Ask an Expert!

In December we introduced you to Nancy Woods, an associate portfolio manager and investment advisor with RBC Dominion Securities Inc.,we invited you to send us questions for Nancy at: [email protected]

Below are some of the most representative and informative questions and answers we received.

Q: My wife and I are 72 years old ,we have been taking the minimum withdrawals from our RIFFS, since age 69. Our RRSPs and our RIFFs are in segregated funds due to terminate this year and revert to 1999 values. I feel we should revise our RIFFs to more of a cash holdings, such as Treasury bills etc., when the Segregated funds are terminated. Can you advise us on which cash type of holdings are best to put into our RIFFs, given today’s market? Thank you!

A: Your primary focus should be on your asset mix. The rule of thumb that I use is 100 less your age for your equity exposure. This is only a guideline and can be adjusted up or down according to your risk tolerance. The idea is that you have an increasing level of security with more fixed income products as you age.

In your case, keep in mind that the goal for your portfolio mix would be approximately 25% equity and 75% fixed income. Most importantly, the fixed income portion will provide you with cash flow to help meet your mandatory RIFF withdrawals in cash. To be investing in the equity market at these low levels can actually be a future benefit for you. Look at Exchange Traded Funds (ETFs) or bluechip stocks paying solid and reasonable dividends. This adds to your cash flow. Having some equity exposure will help your portfolio grow and help with inflation.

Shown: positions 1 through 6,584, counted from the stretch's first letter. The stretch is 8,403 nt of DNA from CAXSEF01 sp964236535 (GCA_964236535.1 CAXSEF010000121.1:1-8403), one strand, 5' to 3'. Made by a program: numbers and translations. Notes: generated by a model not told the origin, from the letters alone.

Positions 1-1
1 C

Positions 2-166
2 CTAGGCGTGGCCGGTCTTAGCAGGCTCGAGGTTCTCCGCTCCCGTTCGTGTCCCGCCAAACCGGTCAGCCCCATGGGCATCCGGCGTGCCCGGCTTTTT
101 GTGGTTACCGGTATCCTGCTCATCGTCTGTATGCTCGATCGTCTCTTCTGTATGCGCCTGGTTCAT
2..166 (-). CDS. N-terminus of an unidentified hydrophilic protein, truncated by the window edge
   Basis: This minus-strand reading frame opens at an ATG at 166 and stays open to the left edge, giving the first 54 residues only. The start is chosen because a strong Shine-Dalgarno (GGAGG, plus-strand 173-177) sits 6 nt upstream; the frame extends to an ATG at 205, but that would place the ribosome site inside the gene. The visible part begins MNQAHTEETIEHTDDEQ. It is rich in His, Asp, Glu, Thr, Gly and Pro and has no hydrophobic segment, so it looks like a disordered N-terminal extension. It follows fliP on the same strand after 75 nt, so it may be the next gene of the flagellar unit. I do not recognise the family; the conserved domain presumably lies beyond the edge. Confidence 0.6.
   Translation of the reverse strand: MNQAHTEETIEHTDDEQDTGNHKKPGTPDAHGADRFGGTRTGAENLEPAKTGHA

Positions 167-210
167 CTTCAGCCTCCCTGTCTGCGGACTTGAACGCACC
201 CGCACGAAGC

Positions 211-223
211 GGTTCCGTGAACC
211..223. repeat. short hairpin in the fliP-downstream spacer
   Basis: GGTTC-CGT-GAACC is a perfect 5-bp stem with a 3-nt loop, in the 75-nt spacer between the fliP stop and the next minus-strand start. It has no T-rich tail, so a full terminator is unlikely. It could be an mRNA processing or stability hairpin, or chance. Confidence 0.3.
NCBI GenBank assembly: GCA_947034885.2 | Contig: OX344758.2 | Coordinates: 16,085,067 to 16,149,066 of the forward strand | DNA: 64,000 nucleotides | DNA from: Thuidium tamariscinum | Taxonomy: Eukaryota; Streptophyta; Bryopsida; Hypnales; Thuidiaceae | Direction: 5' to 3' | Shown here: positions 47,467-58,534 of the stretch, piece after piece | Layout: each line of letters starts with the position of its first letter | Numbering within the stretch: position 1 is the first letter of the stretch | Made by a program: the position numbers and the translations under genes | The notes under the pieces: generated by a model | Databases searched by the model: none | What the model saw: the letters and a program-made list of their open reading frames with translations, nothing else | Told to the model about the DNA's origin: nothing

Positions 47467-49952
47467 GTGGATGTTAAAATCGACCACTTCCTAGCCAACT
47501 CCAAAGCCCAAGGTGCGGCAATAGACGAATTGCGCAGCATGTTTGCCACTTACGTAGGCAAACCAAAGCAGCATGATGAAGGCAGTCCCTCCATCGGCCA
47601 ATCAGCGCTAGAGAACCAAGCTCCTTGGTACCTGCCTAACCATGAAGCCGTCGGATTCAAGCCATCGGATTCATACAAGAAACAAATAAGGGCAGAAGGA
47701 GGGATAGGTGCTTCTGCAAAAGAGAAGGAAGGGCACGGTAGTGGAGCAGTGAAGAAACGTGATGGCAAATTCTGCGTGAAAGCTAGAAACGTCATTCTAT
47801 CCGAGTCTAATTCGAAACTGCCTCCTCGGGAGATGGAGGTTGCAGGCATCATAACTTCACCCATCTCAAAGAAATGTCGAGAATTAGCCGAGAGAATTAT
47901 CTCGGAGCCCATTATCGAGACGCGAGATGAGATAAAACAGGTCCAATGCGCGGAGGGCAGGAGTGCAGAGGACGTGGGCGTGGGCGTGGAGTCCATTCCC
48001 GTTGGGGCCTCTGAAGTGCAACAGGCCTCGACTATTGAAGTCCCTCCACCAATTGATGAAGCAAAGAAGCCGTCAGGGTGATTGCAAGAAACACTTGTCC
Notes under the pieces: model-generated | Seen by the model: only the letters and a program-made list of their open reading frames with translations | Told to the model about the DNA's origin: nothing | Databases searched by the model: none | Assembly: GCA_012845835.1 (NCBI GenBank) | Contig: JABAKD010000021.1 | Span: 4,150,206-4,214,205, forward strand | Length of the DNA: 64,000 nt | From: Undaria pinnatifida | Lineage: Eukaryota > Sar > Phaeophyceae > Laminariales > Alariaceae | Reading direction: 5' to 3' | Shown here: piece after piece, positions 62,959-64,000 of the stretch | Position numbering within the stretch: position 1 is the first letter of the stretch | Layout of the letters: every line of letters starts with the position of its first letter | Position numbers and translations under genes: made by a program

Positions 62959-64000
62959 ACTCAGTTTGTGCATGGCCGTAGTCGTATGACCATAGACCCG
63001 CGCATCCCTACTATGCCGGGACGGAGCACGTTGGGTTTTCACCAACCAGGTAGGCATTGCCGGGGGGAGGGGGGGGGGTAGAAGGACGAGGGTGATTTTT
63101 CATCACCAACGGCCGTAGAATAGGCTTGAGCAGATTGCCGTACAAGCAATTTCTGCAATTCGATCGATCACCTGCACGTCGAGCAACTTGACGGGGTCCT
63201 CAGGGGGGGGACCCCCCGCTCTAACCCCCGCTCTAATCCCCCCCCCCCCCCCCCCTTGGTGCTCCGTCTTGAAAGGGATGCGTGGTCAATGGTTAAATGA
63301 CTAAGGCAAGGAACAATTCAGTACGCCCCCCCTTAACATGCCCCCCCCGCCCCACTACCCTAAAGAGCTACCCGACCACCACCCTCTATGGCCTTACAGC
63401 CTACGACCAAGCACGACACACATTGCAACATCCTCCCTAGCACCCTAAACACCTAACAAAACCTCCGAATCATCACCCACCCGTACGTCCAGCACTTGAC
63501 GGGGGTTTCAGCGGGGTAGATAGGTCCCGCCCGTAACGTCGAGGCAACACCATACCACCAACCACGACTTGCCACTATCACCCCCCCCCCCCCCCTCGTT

Q: Dear Nancy, I am 73 years of age and no longer interested in mutual funds because of the financial “hit” I have taken along with so many others. I have converted most of my registered and unregistered investments to straight savings, namely GIC;s with various financial institutions. Am I making a mistake in placing all my saving in GIC’s and if so, what other conservative investment vehicles should I be looking at? I also have a regular pension income. I am aware of the upcoming $5000 tax-free saving account opportunity. Thank-you.

A: Nothing wrong with you investing solely in GICs, however, please be sure that you do not have more than $90-95,000 with any single institution unless you are confident about their financial position. CDIC covers $100,000 per financial institution per account registration. This includes any accrued interest. That is why I suggest only $90,000 because if you invest the full $100,000 and need to file a claim you will not get the unpaid accrued interest. You can always look at corporate and government issued bonds as alternatives. You could also consider a bond fund or bond exchange traded fund (ETF – see With a brokerage firm, the Canadian Investor’s Protection Fund (CIPF) covers your assets up to $500,000.

Q: This year my spouse and I will have a retirement income from our company pension of approx. $38,000 per year. We both will both have defined benefit pensions which will be indexed every year. We do have some investments, but as with most, they have diminished somewhat this past year. We own our condo, and have no debts. We would like to retire in 2009.